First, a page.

"Divisions in the churches accompanied and followed the Great Awakening. The more ardent preachers of the revival had sharp words for those ministers whom they deemed unconverted. Whitefield occasionally spoke caustically of those who did not follow him. Others were even more vehement. On the other side were many, both clergy and laity, who were alienated by the emotional excesses, were angered by the denunciations of the more ardent itinerant preachers... 'New lights' 'Old lights' in Presbyterian and Congregational churches often separated into distinct units." (Latourette, p. 960).
"While there were examples of church groups which increased in numbers and strength as a result of the appearance of glossolalia, more usually friction and divisive factions developed. In extreme examples, up to one-third of the congregation stopped going to church and/or dropped their formal membership." (John P. Kildahl , p. 66 The Psychology of Speaking in Tongues, Harper and Row).
1Corinthians 13:1 Though I speak with the tongues
of men and of angels, (condemned)
and have not charity, (Grace) (condemned)
I am become as sounding brass, or a tinkling cymbal.
This is not speaking as in the command to SPEAK one to another to teach and comfort. Sounding brass and tinkling cymbals here are identifying marks of people who have NO LOVE. Even if they COULD speak all of the languages in the world there would be no love. The command is to SPEAK or LOGOS the Word of Christ which is the opposite of rhetoric, singing or playing instruments. Speaking in the tongues of angels was IN FACT making music in tongues. Tongues and Instruments INTEND to lull people to sleep with THE LOCUSTS OF REVELATION.La^l-eō, Mark of the Locusts II. chatter, Opposite. articulate speech, as of locusts, chirp, Theoc.5.34; mesēmbrias lalein tettix (sc. eimi), a very grasshopper to chirp at midday, III. of musical sounds, “aulō [flute] laleō” Theoc.20.29; “di'aulou [flute] ē salpiggos l.”[trumpet] Arist. Aud.801a29; of Echo, magadin lalein sound the magadis, [double flute]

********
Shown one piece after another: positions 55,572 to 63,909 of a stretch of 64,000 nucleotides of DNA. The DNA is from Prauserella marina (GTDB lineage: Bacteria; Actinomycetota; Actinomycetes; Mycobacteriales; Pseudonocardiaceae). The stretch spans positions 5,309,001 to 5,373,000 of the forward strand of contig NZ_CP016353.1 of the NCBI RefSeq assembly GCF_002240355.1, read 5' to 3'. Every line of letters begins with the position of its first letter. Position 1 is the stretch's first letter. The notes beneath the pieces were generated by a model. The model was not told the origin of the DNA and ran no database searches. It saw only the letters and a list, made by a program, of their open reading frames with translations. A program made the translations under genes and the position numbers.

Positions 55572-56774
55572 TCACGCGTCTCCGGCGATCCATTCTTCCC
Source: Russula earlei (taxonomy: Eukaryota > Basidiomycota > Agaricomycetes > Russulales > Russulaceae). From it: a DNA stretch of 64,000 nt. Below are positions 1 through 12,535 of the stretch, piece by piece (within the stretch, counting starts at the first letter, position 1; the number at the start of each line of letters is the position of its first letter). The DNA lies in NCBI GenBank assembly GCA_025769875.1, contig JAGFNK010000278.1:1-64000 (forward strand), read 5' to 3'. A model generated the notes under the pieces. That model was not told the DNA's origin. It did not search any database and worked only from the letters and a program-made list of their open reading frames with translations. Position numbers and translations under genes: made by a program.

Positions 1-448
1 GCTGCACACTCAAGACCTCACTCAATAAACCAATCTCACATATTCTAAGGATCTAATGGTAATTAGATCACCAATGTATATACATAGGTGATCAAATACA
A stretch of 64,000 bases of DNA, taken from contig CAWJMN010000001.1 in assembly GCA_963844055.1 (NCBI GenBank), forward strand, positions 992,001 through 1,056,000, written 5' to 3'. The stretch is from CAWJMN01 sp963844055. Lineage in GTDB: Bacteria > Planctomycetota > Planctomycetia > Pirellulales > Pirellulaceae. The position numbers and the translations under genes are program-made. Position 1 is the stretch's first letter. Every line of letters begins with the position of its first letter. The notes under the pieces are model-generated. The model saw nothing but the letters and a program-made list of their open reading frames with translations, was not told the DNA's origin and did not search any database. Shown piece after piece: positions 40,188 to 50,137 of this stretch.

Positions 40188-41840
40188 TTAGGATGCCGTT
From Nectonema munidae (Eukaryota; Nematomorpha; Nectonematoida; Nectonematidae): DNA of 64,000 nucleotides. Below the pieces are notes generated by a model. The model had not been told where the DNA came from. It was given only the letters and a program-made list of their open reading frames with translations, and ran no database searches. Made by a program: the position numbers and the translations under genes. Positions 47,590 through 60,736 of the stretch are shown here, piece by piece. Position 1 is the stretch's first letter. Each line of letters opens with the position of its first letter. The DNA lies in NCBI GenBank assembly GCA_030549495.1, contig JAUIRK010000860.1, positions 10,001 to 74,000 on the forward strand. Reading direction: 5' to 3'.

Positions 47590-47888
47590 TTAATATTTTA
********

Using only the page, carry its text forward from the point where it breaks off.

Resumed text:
It may help us to understand that the Greek word lelein refers primarily to utterance rather than to meaningful conversation. The term is used repeatedly in chapter 14 to describe speaking in tongues. Phrynichus, the ancient dictionarian, defined the term as 'to talk nonsense'.
The word is used of gossip, prattling, babbling, animal sounds, and musical instruments. During the classical period, it usually was employed in a contemptuous sense. Debrunner, writing in the Kittle-Friedrich Theological Dictionary of the New Testament, states 'Lalein can also be used quite objectively of speech when there is reference to sound rather than than meaning. 'To what kind of utterance can St. Paul refer? There were many types of vocalization in ecstatic rites.
They have been heard to utter (different voices of equal strength, or with great diversity and inequality) in tones that alternated with silence; and again in other cases harmonious crescendo or dimenuendo of tone, and in still other cases other kinds of utterance. (Iamblichus, On the Mysteries, III, 4-6)
-kat-auleô , A. charm by flute-playing, metaphor I will flute to you on a ghastly flute, E.HF871 (troch.):--Pass., of persons, methuôn kai katauloumenos drinking wine to the strains of the flute, Pl.R.561c; k. pros chelônidos psophon to be played to on the flute with lyre accompaniment,